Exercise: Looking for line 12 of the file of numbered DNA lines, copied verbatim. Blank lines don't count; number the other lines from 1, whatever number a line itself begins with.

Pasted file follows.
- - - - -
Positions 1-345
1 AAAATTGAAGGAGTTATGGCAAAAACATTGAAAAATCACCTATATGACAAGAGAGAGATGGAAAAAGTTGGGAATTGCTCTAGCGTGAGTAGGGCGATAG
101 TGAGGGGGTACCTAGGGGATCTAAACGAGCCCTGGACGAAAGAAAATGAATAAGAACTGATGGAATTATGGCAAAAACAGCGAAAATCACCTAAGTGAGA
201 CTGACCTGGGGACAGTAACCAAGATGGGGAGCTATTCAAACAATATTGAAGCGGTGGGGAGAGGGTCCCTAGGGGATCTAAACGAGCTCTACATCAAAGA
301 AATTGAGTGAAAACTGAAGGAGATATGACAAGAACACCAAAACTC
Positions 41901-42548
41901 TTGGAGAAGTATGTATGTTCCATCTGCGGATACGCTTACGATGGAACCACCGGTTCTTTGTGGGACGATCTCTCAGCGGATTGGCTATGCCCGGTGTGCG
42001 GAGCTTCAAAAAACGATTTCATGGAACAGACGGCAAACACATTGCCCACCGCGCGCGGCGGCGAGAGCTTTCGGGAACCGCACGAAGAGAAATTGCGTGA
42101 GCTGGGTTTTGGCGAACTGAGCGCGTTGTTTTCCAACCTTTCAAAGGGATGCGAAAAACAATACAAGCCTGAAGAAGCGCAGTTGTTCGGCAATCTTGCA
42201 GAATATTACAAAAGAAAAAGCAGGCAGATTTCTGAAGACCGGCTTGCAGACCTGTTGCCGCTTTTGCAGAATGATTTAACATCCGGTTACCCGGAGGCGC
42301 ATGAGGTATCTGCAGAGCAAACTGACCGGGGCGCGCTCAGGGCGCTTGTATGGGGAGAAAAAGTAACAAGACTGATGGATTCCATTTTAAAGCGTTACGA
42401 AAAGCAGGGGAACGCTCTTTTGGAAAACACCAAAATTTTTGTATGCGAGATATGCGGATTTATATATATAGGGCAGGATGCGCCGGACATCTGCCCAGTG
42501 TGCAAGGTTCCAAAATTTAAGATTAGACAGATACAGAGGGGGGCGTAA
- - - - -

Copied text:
42401 AAAGCAGGGGAACGCTCTTTTGGAAAACACCAAAATTTTTGTATGCGAGATATGCGGATTTATATATATAGGGCAGGATGCGCCGGACATCTGCCCAGTG